For nearly six decades, public education has been a centerpiece in the life of Walter Armes.

This year, the 78-year-old vice president of the Whitehall school board will step down after a quarter-century of service to the panel, capping a career in public education that began in 1960.

"I will, of course, deeply miss students, teachers and all those I've worked with and met -- (but) it's time," said Armes, citing his health as a factor in his decision not to seek re-election to the school board in November.

Aug. 9 was the deadline to file a petition to run with the Franklin County Board of Elections, but Armes announced earlier this year he would not seek another term.

"I've tremendously enjoyed being on the school board and thankful for all those who have seen fit to elect me to serve our district," said Armes, a past board president who first joined the panel in 1990.

Earlier this year, Armes' wife of 52 years, Jean, also retired from public education.

Jean Armes began working as a substitute teacher for the Whitehall City School District in 1969, then served as a special-education teacher in the district.

Later, she taught second- and fourth-grade classes until her retirement in 1995, but continued as a substitute teacher until last spring.

Walter Armes graduated from Cridersville High School, just south of Lima, and earned a bachelor's degree in political science from Ohio Northern University.

"I enjoyed being a student and learning," Armes said, a passion that he said evolved into his desire to teach.

Three days after graduating from Ohio Northern in December 1960, Armes began teaching in the Holmes-Liberty school district, which included the city of Bucyrus.

The district had one K-12 building, with separate classrooms for each grade.

Armes said he taught "everything" to upperclassmen -- including American history and world history, business law and typing -- and even drove a bus. He also coached track and basketball.

Armes also taught at school districts in Mineral Ridge, Winford and Painesville Township. He met his wife, Jean, at Kent State University, where Walter's sister and future wife both attended.

"I was friends with (Walter's) sister at Kent State -- that's how we met," Jean Armes said.

The newlyweds moved to Whitehall in 1968, the same year their first daughter, Christina, was born, and Walter Armes began teaching at Eastland Career Center, a vocational school that serves Whitehall and several other districts.

Armes, who has a master's degree in political science from Indiana State University, taught at Eastland Career Center until 1997, while his wife taught in Whitehall schools.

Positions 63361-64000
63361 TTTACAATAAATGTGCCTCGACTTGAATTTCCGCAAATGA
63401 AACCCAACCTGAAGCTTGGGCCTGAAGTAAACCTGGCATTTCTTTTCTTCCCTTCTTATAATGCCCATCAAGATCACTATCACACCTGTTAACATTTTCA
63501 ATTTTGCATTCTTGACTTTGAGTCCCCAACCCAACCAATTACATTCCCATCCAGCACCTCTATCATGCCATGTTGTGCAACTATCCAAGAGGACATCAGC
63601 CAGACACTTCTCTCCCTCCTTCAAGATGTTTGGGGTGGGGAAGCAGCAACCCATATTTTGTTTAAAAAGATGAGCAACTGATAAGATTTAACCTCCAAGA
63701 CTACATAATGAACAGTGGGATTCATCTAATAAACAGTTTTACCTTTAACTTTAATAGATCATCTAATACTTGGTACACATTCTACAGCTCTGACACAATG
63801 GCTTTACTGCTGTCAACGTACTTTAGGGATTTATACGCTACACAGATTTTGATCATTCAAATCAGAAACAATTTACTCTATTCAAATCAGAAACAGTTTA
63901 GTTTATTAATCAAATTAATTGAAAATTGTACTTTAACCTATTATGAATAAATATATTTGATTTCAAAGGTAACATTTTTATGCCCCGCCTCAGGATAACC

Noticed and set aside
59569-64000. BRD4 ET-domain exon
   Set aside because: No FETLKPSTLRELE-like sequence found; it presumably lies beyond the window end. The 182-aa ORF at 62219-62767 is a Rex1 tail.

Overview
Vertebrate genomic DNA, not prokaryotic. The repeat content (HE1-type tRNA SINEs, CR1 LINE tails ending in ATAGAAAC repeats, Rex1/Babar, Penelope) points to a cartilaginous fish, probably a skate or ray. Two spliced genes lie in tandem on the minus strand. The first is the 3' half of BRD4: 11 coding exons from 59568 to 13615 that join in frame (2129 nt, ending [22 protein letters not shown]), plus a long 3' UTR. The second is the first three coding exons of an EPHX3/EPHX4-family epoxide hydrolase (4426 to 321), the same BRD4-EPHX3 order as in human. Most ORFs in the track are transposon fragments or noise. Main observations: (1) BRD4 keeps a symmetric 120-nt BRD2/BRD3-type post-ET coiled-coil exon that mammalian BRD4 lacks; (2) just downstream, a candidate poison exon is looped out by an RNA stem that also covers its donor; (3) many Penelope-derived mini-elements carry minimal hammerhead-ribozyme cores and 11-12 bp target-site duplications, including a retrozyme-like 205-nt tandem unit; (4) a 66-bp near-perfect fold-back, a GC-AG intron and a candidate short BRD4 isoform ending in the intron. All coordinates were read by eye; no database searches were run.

Jean Armes holds an undergraduate degree from Kent State University and a master's degree in early childhood education from Ohio State University.

But the education the Armeses imparted traveled well beyond the walls of classrooms and their own residence, where they raised two daughters, Christina and Rebecca.

The Armeses hosted 19 foreign-exchange students and two teachers in their home, leaving them with extended families across the globe.

They've attended the weddings of two of their former exchange students, one in Germany and another in Hungary.

"We're still in contact today with many of them," Jean Armes said.

During his tenure at Eastland Career Center, Walter Armes accepted an appointment to the Whitehall school board.

"Someone asked me to consider running for the school board," said Armes, and after confirming there was no conflict of interest, he accepted the appointment Dec. 12, 1990, to fill an unexpired term.

He was elected in 1991 to a four-year term but lost a re-election bid in 1995.

Armes said he believes his loss at the polls was fallout from the district's decision in June 1994 to close Robinwood Elementary School.

"We had a kind of money crisis then ... but not everyone was happy with the decision," said Armes.

The district's other three elementary schools -- Beechwood, Etna Road and Kae Avenue -- absorbed Robinwood's students.

In 1997, he was elected to a new four-year term and this year will complete his fifth consecutive full term.

Armes said he is pleased with the board's accomplishments during his tenure, including the launch of all-day kindergarten, the opening of the C. Ray Williams Early Childhood Center, and most notably, the five new school buildings constructed with financial assistance from the Ohio Schools Facilities Commission.

Whitehall voters approved a $23 million bond issue in 2008 that, coupled with $78 million from the commission, paved the way for the replacement of the three elementary schools along with Rosemore Middle School and Whitehall-Yearling High School.

The new Whitehall-Yearling High School opened in 2013 -- but a portion of the original high school remained, and in August 2015, it was renovated and renamed in honor of Armes.

The Walter Armes Learning Center includes several classrooms, an auditorium and a gymnasium.

A plaque dedicating the section of the school delineates in detail his service to the district and education.

Superintendent Brian Hamler called Armes "a great public servant" and said he has "given of himself for the children and families of Whitehall for many years.

"Whitehall City Schools is better because of the work performed by Walter and the many board members he led through the years," Hamler said.

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